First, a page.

Green Manure to Boost Soil and Add Nitrogen-fixing
(Sheena Adams GardenWise online, September 2011)
Fall is the time to give back nutrients to the soil. After adding compost, manure and store-bought soil amendments, sow a cover crop (sometimes called green manure).
Cover crops add nitrogen, which allows the plants to make good growth in the absence of nitrogen fertilizer and in cold soil. Many cover crops are from the legume family, which have roots that are colonized by rhizobia bacteria that extract atmospheric nitrogen from the air and “fix” it into the usable nitrogen required for their own growth. When the bacteria are done with this nitrogen, it becomes available to the host plant. Leaving these roots in the soil will also leave a population of the bacteria for the next crop of legumes.
Cover crops build up organic matter when tilled or dug in at the end of the growing season, or make great compost or mulch if pulled from the soil or cut and harvested. They offer soil protection from winter weather; stabilizing it and preventing wind and rain erosion, nutrient leaching and compaction.
Cover crops may be sown on vacant soil, seeded between rows of winter veggies, or transplanted as seedlings into the empty areas of perennial or shrub borders. The crop you choose to grow depends on what nutrients you are most in need of and, whether you want to till in your green manure or simply cut it down to use as compost or mulch.
Sow cover crops as soon as the soil is bare. Distribute seeds at the recommended rate and gently rake them into the top inch of soil and water. You can also water with liquid fish fertilizer. Your crop will begin to fix nitrogen and nutrients in the soil immediately, and its roots will aerate and break up the soil. Dig the plants in or cut them off as soon as they begin to show the first flower or tassel. Never let cover crops produce seed; the plant begins to rob the soil of nutrients at this stage. The exception to this rule is clover; the flowers are attractive and beneficial to bees.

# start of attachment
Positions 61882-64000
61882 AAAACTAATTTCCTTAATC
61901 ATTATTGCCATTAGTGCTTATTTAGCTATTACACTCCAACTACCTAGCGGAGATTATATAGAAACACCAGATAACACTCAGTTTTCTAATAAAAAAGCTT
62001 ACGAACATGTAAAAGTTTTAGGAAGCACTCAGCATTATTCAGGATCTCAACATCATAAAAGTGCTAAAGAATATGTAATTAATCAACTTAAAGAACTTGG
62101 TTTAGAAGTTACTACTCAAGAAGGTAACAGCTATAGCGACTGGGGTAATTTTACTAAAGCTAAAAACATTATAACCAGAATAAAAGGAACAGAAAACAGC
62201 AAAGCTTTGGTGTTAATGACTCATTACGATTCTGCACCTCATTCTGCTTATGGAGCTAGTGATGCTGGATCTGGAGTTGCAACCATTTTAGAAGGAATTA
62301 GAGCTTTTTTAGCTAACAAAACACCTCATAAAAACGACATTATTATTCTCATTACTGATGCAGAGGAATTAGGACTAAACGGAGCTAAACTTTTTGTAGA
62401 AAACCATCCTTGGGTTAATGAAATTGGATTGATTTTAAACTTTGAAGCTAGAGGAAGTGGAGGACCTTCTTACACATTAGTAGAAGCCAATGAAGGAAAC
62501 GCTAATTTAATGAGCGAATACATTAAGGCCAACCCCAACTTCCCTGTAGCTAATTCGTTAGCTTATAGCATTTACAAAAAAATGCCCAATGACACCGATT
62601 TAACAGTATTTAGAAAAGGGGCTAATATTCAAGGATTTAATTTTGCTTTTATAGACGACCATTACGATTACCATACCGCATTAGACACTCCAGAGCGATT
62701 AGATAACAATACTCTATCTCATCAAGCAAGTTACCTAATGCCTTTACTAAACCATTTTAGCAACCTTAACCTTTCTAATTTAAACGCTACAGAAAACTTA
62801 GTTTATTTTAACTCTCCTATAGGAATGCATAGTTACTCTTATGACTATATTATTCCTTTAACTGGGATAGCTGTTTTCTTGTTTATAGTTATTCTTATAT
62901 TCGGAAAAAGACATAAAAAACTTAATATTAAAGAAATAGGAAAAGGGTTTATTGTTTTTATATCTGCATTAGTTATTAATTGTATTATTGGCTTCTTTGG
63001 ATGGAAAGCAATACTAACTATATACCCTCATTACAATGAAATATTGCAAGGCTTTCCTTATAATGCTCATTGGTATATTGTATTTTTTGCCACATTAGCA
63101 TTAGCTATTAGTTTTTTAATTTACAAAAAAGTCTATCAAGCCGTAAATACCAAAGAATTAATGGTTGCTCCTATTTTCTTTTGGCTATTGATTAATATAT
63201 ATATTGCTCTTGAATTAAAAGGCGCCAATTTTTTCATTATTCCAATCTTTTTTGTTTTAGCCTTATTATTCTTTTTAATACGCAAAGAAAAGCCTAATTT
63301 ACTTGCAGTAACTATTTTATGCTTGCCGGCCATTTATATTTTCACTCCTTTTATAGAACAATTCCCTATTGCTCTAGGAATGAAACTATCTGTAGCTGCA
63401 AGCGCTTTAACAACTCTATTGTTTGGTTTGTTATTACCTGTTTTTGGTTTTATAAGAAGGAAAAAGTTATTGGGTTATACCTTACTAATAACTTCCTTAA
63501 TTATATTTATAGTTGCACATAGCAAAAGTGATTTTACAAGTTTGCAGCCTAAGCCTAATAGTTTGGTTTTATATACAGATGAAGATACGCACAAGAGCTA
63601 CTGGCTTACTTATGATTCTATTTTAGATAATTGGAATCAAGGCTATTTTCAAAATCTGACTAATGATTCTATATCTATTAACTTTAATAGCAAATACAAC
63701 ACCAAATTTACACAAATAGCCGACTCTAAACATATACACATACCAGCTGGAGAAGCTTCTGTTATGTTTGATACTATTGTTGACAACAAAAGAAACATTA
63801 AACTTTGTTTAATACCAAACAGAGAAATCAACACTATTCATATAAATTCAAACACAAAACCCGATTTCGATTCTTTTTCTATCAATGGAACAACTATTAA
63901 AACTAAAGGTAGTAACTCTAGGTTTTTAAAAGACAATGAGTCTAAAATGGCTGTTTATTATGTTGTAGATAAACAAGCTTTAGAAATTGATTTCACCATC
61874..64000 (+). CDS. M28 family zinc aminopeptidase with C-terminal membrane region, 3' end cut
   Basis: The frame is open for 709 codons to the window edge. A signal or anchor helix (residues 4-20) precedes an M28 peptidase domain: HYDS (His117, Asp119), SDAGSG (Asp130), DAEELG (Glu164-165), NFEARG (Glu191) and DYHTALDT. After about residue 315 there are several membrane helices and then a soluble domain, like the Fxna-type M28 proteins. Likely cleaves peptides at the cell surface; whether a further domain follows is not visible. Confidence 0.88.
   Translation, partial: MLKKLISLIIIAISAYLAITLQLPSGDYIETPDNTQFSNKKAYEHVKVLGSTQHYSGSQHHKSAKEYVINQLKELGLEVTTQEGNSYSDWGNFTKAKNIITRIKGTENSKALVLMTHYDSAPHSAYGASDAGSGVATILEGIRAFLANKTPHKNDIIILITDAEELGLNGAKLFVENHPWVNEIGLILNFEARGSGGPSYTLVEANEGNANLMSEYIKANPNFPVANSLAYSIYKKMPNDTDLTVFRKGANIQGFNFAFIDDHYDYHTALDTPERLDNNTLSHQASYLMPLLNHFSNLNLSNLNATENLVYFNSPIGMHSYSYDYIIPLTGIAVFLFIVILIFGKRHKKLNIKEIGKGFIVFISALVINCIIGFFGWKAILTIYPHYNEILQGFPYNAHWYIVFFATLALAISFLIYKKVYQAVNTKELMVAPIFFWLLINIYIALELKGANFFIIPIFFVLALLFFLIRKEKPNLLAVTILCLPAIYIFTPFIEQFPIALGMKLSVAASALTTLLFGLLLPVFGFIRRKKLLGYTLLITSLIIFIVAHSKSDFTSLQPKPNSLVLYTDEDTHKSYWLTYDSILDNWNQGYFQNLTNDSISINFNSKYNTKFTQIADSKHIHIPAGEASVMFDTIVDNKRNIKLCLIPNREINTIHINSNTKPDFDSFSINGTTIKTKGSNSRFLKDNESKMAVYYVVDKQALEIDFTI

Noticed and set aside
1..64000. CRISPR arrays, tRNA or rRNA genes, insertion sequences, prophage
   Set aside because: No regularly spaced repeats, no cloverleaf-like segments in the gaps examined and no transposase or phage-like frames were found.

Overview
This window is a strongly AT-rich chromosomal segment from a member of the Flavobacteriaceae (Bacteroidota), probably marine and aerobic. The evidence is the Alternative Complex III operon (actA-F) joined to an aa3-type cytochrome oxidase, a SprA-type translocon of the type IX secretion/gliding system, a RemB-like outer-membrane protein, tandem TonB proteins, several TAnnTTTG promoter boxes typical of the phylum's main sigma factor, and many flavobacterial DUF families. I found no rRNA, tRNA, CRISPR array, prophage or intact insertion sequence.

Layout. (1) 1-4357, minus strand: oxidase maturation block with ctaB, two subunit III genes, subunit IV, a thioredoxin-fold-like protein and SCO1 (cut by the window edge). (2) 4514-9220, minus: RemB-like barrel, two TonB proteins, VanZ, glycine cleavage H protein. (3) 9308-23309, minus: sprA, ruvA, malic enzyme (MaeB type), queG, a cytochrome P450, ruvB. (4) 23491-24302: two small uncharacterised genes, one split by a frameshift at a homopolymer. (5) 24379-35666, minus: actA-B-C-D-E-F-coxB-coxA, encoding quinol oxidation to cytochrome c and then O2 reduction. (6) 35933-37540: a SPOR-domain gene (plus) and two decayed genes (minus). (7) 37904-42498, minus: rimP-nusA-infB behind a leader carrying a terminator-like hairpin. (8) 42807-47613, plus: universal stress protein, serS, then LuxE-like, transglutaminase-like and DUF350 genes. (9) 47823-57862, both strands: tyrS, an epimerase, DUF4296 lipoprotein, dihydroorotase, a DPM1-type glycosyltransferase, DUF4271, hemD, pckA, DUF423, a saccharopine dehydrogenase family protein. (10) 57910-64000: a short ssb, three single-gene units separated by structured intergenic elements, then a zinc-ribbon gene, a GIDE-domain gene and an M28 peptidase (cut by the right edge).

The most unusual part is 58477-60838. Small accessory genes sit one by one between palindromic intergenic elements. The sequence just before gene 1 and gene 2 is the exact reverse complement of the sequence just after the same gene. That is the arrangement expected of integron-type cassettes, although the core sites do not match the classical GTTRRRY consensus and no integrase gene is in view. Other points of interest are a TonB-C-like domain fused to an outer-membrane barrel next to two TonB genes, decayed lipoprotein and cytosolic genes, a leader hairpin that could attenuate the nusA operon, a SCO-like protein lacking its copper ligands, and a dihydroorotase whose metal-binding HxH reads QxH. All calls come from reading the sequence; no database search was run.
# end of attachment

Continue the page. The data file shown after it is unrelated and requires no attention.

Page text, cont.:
After you dig green manure into the soil, allow the soil to rest for three weeks before planting. If you choose the no-dig method and cut your crop, simply throw the tops into the compost and allow the soil to rest for a week before planting. Whichever method you choose, you can expect better soil structure, fewer weeds and improved nutrients – all the results of wonderful planning and the art of green manure.
(Trifolium pratense) Winter-hardy, short-lived and a superb nitrogen fixer – considered one of the best green manures. Sow in early spring through September. Food source for bees and shelter for beneficial ground beetles. This clover is a useful cover crop in summer or winter.
(Vicia faba) Excellent nitrogen fixer with extraordinarily long taproot useful for breaking up clay or compacted soils. When tilled in, leaves decompose rapidly; and the fibrous stem loosens heavy soils. May also be cut and composted, leaving the nitrogen-fixing roots in the soil. Plant in early fall or early spring. Pull or till plants pods.
(Secale cereale) Suppresses weeds and prevents erosion and soil compaction. Grows from fall through spring, when it should be tilled in. Quite fibrous and should be tilled in at least three weeks before planting. Excellent soil amender and supplier of nutrients, particularly phosphorus.
(Medicago sativa) Fixes nitrogen, suppresses weeds. Roots can go down 1.2 m (4 ft.) to reach nutrients deep in the earth and break up the subsoil. Can be grown year-round. Double-till to prevent resprouting. Does not like acid soil.
Austrian Winter Pea
(Pisum arvense) Excellent nitrogen fixer. Sow in fall or early spring. Wiry stems can be tilled in, as they compost quickly. Provides a home for many beneficial insects, such as ladybugs and predatory mites. Till, or cut and compost, when flowers appear. Can be companion-planted with fall rye.
(Vicia villosa) Excellent weed suppressor and supplier of nitrogen. Winter-hardy and tolerant of poor soil conditions. Can grow where no other cover crop can survive. Sow in fall or spring and till or dig in at the first sight of blooms.